Four new ministers in government reshuffle ahead of presidential elections in Egypt

Egypt’s lower house of parliament on Sunday approved an amendment proposed by President Abdel Fattah al-Sisi, including four portfolios in Sharif Ismail’s government.

Abu Bakr al-Jundi, minister of local development, Ainas Abdel-Dayem, minister of culture, Rania al-Mashat, minister of tourism and Khalid Mohammed Ali Badawi, minister of business.

The new ministers were sworn in before Sisi after the parliament approved their appointment, the official MENA news agency reported.

In general, the Constitution gives the Head of State the right to make ministerial amendments in consultation with the Prime Minister and then submits the amendment to the House of Representatives for discussion and approval by a majority of the members present and at least one third of the members of the Council.

The soldier was head of the Central Agency for Public Mobilization and Statistics (CAPMAS) while Inas Abdel Dayem was the head of the Egyptian Opera House, the first woman to hold the post.

Rania Al Mashat has been the Under-Secretary of the Central Bank for Monetary Policy and has worked for the International Monetary Fund. Badawi worked in the banking sector.

The amendment included the appointment of a Deputy Minister of Housing, Utilities and Urban Communities and a Deputy Minister of Health and Population.

Government sources said Mustapha Medbouli, minister of housing, utilities and urban communities, would continue to serve as prime minister while Ismail was still recovering after surgery.

Local media published pictures of the acting prime minister and new ministers with Ismail on Sunday.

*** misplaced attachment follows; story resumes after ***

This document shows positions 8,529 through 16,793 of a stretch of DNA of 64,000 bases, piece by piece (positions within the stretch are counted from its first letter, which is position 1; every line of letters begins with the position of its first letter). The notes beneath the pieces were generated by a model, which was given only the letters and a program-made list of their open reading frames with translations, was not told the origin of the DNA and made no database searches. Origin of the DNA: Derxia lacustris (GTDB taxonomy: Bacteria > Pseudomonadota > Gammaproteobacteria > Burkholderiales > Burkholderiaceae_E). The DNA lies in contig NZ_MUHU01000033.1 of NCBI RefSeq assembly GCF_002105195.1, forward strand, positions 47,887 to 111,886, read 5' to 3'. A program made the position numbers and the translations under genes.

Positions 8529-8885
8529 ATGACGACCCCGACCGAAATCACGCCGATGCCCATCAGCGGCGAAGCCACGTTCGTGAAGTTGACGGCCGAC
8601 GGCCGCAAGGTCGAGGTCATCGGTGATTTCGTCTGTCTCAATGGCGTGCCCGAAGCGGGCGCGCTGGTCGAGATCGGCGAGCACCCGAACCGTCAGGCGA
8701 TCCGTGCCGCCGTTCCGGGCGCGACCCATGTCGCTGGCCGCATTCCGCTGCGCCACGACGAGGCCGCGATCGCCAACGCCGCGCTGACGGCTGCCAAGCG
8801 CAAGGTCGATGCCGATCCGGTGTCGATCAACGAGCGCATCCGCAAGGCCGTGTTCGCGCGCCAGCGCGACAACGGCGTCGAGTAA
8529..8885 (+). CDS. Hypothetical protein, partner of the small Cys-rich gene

Ismail’s government formed in September 2015 after the resignation of the government of Ibrahim Mahlab and included 33 ministers, including 16 new ministers. This was the third amendment after an amendment in March 2016, including 10 ministerial portfolios, including finance and tourism, and an amendment in February 2017 covering investment and agriculture portfolios.

Presidential elections will be held inside the country from March 26 to 28 and if the outcome of the first round is not resolved, a return will take place between April 26 and 28.

The cabinet reshuffle rejected a bloc of 14 MPs called the 25-30 bloc, which in the past had criticized the government. “As usual, the ministerial reshuffle is totally unjustified. We do not know why some of the current ministers were retained or why the ministers who left their government seats were excluded,” said Haitham al-Hariri, one of its members.

“The amendment is important at the present time and it did not come as a coincidence, but it came on the basis of an assessment by the prime minister,” said Salah Salah, a spokesman for the council.

The amendment was approved by a majority of the deputies present.

The council now has 593 deputies for the death of a deputy, the resignation of a deputy and the imprisonment of a deputy in a criminal case.